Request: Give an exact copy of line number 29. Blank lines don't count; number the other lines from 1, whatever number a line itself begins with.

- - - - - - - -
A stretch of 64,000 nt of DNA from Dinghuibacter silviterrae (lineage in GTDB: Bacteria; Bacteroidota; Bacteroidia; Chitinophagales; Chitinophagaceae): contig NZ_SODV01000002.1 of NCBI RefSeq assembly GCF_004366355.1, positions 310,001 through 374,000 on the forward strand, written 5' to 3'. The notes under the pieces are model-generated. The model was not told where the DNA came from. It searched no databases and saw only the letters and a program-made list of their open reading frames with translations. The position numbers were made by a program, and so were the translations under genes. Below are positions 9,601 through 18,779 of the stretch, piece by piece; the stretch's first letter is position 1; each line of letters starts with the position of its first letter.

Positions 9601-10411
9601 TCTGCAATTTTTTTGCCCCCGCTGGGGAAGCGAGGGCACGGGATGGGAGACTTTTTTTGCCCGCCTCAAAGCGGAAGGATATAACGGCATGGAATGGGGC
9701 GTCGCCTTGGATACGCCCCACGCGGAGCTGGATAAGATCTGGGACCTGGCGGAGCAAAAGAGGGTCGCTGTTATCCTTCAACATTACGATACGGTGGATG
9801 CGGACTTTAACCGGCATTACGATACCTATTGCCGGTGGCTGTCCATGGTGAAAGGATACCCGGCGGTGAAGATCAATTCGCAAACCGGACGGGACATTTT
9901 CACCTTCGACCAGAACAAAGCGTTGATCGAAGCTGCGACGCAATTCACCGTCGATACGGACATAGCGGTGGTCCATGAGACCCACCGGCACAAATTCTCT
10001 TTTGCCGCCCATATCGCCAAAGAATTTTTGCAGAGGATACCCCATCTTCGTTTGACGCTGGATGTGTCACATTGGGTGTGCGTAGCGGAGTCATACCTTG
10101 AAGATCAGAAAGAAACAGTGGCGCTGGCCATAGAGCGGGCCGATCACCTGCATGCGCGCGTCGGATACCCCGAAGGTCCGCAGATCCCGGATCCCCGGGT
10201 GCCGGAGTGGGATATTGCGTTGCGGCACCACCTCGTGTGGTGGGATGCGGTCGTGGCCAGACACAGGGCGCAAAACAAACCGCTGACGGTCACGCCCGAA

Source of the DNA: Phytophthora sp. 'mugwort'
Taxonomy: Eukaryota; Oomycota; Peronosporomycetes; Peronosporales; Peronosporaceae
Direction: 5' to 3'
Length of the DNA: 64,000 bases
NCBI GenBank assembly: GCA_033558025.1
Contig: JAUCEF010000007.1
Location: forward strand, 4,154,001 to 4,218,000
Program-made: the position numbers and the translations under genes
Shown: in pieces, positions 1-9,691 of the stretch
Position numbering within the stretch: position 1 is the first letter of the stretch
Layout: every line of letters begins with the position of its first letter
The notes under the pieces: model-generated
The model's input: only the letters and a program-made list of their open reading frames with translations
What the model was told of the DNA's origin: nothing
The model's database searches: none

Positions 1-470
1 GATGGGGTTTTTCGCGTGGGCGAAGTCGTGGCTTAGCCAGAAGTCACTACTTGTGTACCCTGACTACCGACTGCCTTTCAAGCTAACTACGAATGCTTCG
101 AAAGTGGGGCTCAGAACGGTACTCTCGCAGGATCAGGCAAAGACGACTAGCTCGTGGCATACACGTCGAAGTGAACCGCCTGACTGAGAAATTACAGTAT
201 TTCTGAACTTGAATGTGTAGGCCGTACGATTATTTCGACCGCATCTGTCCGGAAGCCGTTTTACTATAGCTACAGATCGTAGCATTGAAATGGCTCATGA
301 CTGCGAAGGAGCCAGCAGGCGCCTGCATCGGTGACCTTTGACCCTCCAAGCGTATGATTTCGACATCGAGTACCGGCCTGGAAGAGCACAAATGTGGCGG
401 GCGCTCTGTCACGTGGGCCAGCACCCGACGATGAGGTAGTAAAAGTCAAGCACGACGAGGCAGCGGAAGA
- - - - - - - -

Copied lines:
301 CTGCGAAGGAGCCAGCAGGCGCCTGCATCGGTGACCTTTGACCCTCCAAGCGTATGATTTCGACATCGAGTACCGGCCTGGAAGAGCACAAATGTGGCGG